The Dropbox folder with the audio files for most of the meditation exercises I've done regularly is here

Breakdown of different meditation exercises

Compassionate Body Scan: a 25-minute tape with a man talking soporifically about exploring your feet like you would the feet of a beloved child and being curious about the experience of your ankles–and, eventually, the rest of your body. I've often done this one in bed when I hadn't gotten around to meditating earlier that day, and I often fall asleep around the pelvis area. I wish I could do this on demand; without the tape, it generally takes me 45 minutes to an hour to fall asleep. 

10 and 20 minute sitting meditation: A walkthrough of focusing on the breath in various places; the nostrils, the throat, the chest and abdomen; and later focusing on the whole body. I like this one because sometimes near the end I feel like I'm floating in a void. I also do it in a particular position–kneeling and supporting my bum on a low stool–which I've conditioned myself to associate with meditation to the point that the posture is calming in and of itself. 

Loving-Kindness meditation: Walks through feeling kindness towards someone you love, someone you're indifferent to, and someone you dislike. I don't usually feel very different after this one, but this is partly because I've been training myself to like people in general for years, and because nursing school in and of itself is an exercise in empathy-building. I have noticed that I can't do it as effectively anymore because there's no one I experience a strong emotion of dislike towards–I used a particular nurse on my unit for a month or so, and now, although I have the same thoughts about her, I don't have the actual emotional experience of dislike. So I guess it worked.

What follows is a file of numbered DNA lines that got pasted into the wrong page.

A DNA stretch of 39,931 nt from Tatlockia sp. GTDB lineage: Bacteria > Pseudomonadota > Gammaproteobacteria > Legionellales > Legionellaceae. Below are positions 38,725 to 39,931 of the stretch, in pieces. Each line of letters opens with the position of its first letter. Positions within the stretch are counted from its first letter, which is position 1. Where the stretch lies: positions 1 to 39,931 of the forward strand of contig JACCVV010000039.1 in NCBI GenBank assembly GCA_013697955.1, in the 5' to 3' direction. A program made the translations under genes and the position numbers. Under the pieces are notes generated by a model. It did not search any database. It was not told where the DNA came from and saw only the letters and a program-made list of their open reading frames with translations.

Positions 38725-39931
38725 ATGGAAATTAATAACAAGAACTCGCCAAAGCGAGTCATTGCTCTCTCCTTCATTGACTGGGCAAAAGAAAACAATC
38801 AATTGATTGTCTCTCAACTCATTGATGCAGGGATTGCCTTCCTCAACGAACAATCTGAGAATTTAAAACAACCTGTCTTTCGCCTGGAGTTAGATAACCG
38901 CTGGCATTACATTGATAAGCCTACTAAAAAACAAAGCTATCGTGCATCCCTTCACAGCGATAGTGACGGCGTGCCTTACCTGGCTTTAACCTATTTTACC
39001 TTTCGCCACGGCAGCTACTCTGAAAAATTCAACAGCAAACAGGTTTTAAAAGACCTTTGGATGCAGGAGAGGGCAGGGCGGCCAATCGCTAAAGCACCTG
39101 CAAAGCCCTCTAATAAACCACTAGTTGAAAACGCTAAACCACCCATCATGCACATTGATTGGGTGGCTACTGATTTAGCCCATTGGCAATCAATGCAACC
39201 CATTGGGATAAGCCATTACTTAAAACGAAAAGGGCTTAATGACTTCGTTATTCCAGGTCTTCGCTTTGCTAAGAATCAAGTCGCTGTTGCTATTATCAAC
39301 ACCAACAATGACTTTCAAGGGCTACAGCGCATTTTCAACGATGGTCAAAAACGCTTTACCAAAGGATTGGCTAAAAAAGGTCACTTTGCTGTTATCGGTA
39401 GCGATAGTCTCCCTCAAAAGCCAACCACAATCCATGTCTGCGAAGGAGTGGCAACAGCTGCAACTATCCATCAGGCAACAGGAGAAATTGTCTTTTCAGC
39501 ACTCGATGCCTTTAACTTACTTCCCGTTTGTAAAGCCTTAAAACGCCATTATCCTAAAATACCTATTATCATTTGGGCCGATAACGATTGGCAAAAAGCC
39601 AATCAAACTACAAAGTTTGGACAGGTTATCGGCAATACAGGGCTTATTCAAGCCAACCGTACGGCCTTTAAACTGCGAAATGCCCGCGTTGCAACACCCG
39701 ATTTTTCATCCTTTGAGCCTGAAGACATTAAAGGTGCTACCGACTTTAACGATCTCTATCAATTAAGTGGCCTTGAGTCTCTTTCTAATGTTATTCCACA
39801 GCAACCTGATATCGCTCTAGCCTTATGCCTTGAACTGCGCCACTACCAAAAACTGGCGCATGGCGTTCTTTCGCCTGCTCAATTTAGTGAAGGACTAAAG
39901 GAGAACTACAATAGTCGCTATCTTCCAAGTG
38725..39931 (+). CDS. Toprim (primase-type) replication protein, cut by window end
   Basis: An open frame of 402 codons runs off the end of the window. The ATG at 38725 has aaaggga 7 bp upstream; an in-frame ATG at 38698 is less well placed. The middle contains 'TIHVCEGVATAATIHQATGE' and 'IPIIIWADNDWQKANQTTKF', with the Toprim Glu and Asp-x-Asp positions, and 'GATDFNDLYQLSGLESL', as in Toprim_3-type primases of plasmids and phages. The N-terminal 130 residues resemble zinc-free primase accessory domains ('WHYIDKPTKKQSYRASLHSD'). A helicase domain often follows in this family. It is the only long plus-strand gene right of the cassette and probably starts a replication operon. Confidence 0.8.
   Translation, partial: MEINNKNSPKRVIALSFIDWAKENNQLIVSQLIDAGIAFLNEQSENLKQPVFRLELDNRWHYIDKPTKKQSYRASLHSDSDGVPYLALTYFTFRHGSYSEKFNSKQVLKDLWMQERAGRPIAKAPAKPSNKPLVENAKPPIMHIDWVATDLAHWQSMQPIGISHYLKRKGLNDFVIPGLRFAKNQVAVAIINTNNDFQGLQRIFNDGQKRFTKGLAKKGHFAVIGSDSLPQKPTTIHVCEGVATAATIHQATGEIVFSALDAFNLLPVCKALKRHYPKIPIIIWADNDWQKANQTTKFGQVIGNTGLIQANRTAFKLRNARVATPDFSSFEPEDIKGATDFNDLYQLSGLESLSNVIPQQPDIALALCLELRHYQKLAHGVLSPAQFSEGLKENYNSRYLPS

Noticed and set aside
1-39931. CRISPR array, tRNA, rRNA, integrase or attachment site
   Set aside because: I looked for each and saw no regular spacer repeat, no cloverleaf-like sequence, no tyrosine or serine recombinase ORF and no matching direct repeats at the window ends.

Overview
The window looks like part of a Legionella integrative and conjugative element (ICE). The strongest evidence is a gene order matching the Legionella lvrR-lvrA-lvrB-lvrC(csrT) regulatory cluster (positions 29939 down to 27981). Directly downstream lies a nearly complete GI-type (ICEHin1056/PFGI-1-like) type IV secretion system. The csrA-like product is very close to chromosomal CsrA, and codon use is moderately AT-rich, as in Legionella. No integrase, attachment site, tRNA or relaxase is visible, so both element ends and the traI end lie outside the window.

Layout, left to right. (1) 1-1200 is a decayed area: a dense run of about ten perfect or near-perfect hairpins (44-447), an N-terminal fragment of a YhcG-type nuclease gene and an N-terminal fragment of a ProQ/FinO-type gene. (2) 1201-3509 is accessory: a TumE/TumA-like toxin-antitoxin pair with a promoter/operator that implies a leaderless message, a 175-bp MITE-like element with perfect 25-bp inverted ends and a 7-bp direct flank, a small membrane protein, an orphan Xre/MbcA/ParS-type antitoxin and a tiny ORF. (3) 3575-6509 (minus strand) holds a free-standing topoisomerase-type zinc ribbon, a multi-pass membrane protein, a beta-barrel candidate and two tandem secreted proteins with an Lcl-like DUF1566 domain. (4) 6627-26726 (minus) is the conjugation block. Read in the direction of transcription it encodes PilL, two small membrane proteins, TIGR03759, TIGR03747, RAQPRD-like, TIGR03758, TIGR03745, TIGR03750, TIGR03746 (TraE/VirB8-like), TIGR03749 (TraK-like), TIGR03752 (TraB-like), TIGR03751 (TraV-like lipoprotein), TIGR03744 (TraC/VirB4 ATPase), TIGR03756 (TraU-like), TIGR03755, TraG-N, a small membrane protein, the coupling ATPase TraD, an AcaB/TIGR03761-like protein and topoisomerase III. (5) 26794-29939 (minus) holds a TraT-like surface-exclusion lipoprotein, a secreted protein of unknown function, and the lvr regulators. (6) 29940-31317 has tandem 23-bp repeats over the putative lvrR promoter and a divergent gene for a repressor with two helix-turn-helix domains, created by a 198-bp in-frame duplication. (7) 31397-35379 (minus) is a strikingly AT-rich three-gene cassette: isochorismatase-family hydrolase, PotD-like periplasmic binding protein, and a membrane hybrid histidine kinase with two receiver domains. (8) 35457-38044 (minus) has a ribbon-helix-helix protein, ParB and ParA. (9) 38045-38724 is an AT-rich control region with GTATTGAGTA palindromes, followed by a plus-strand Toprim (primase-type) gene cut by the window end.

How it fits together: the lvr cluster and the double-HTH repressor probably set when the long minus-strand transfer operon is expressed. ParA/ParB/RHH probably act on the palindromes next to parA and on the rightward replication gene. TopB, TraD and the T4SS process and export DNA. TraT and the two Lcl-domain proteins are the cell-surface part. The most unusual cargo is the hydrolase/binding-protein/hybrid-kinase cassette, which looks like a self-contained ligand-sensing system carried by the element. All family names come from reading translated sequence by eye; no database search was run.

Mountain Meditation: a complex visualization/metaphor of yourself as a mountain. I would say that your mileage may vary the most on this one, because of variations in mental imagery. I have very vivid mental imagery, so I like it a lot. I've got some salient mental images cached now to draw on the metaphor of "I am a mountain and I will endure seasons, storms, winter, every single alarm in my patient's room going off at once, and WHATEVER ELSE THE UNIVERSE WANTS TO THROW AT ME!" 

The Results

Initial positive; I like meditation enough to want to keep doing it. It feels good, overall. That doesn't mean that I want to do it all the time, or that I effortlessly accomplish my Beeminder goal; it does require willpower to put away the computer/book/food/music and focus on doing nothing for 20 minutes, and I do moan and groan and put it off. But it's generally pleasant while I'm actually doing it, and there are times when I feel a lot better afterwards.

There are several reasons why, a priori, I would expect meditation to be especially helpful for me. My natural state is to daydream. I'm good at remembering complex sequences of things, but not at noticing details, because I'm too busy thinking about all those complex interesting things that happened earlier. This is all very well, but as a nurse, it's important for me to be paying attention to what I'm doing.